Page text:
The Corruption-Security Nexus: Lessons from Afghanistan (Part 2)

This spring has been a season of reckoning with regard to anticorruption efforts in Afghanistan, with two important reports on that topic released last February. The first report, a study on the relationship between corruption and stability in conflict and post-conflict zones from Transparency International (TI) Germany, was the subject of my last post. The second study, was  the U.S. military published a report prepared by the Joint and Coalition Operational Analysis (JCOA) Division of the Joint Staff. The JCOA study is disheartening, with the report’s key findings amounted to an admission that U.S. forces initially contributed to corruption in Afghanistan. Indeed, the report finds that actions on the part of the International Security Assistance Force, the Afghan government, and the Afghan population fostered a “culture of impunity,” and that even where military taskforces made progress in fighting corruption, lack of unity and a lack of Afghan political will frustrated the taskforces’ headway.

The JCOA report offers recommendations for operationalizing what it refers to as Counter/Anti-Corruption (CAC) in the future term in Afghanistan and suggesting ways to optimize CAC from Day 1 in future missions. One of the major, and potentially fruitful tasks, will be to integrate fully CAC into counterinsurgency (COIN). I would supplement the JCOA Division’s recommendations with several additional suggestions: Continue reading

The Corruption-Security Nexus: Lessons from Afghanistan (Part 1)

This past February, Transparency International (TI) Germany released a study on the relationship between corruption and stability in conflict and post-conflict zones. Titled “Corruption as a Threat to Stability and Peace”, the report notes that corruption and conflict have a “symbiotic relationship,” in which corruption drives instability by encouraging rent-seeking behavior, undermining state institutions, and fueling social and political grievances, while institutional weakness in fragile or conflict-ridden states allows corruption to take root. (The U.S. military’s Joint and Coalition Operational Analysis (JCOA) Division released a report on a similar theme, focusing specifically on Afghanistan, around the same time. That report will be the subject of my next post.)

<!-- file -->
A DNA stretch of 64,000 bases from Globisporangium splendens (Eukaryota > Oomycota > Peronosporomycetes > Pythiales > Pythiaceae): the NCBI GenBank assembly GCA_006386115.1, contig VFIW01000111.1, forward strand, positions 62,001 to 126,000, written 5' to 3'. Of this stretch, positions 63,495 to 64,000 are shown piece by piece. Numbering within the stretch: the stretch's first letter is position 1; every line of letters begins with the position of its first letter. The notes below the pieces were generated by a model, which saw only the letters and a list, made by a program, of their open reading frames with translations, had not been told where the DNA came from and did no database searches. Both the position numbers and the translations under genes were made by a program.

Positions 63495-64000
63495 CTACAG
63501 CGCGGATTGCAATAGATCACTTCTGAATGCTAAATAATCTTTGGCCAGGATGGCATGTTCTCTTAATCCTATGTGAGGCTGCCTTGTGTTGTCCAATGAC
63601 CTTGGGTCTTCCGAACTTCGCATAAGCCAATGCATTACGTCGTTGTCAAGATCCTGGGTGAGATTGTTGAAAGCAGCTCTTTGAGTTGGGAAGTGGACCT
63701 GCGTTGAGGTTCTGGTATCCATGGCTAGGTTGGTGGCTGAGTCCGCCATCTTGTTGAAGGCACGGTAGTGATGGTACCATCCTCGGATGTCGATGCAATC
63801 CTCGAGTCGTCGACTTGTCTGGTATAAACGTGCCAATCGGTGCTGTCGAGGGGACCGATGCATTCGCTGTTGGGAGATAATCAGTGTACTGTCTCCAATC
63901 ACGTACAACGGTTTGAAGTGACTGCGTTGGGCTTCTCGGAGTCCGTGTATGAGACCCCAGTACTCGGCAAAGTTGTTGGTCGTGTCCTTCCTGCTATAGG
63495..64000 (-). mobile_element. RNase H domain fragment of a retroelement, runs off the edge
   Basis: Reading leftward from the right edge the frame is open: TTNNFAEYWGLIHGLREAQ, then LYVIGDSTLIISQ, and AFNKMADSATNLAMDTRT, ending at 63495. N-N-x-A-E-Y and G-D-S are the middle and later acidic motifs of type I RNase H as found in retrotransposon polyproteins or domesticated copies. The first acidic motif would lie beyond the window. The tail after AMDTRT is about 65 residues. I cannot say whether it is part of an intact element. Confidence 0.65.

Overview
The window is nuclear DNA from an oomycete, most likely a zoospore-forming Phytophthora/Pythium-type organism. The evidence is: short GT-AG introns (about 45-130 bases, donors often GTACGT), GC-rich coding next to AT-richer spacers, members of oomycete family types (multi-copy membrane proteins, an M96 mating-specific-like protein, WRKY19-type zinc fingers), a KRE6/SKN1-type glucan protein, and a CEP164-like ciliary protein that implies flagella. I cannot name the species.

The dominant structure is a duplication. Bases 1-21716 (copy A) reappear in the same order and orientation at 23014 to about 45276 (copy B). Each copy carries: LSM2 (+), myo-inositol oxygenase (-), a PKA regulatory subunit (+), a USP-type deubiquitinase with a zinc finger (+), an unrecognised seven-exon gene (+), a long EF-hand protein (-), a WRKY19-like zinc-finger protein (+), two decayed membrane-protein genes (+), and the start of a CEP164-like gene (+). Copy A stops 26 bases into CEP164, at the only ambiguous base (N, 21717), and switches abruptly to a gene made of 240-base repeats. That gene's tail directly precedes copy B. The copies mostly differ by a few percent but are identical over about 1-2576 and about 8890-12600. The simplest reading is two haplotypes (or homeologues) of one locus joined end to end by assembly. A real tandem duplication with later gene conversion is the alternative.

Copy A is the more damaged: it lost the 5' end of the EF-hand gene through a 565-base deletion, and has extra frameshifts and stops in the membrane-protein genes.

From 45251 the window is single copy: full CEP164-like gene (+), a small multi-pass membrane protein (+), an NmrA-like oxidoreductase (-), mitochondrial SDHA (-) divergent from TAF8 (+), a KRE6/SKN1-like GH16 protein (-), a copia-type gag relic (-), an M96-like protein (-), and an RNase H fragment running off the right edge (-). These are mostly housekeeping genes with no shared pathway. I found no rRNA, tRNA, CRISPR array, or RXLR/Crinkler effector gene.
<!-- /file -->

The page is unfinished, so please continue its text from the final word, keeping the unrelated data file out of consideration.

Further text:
The good news, as TI relates it, is that both intervening military forces and peace-builders are taking note of the effects of corruption on security and are starting to implement efforts to fight corruption. The bad news is that the results of those efforts are decidedly mixed, and their long-term success is threatened by countervailing interests, like securing short-term peace agreements. Those observations are not all that surprising. Buried in the report, however, are a few unexpected observations that are worth highlighting.

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Social Media and Anticorruption Reform: When Does Crowdsourcing Work?

Is social media the next great tool in fighting corruption, or is its role more limited? As Matthew noted in his last post, some anticorruption activists have used blogs and other online platforms to circumvent traditional media, and there’s some limited evidence they may have had an effect. Perhaps even more exciting, the launch and the early successes of the website I Paid A Bribe, started by an Indian nonprofit, suggested that the egalitarian internet could take advantage of “crowdsourcing” approaches to provide information on corrupt activities, disincentivize bribe-taking, and educate the public. Anticorruption reformers in other countries took note of I Paid A Bribe’s achievements, launching their own country-specific spinoff websites.

But those websites have not been universally successful. One of the most notable recent disappointments has been in China, where I Paid A Bribe and similar crowdsourced antibribery platforms failed, and ultimately folded. Recent research by Yuen Yuen Ang examines the short-lived existence of China’s crowdsourced antibribery platforms and offers some explanations for why the Chinese efforts failed to accomplish their objectives. While she stops short of offering broader takeaways on the role of social media in combating bribery, we can draw some conclusions using her work as a starting point. Broadly speaking, her conclusions suggest that social media is only effective in combating bribery where an adequate educational, social, and political framework exists to support its use. Continue reading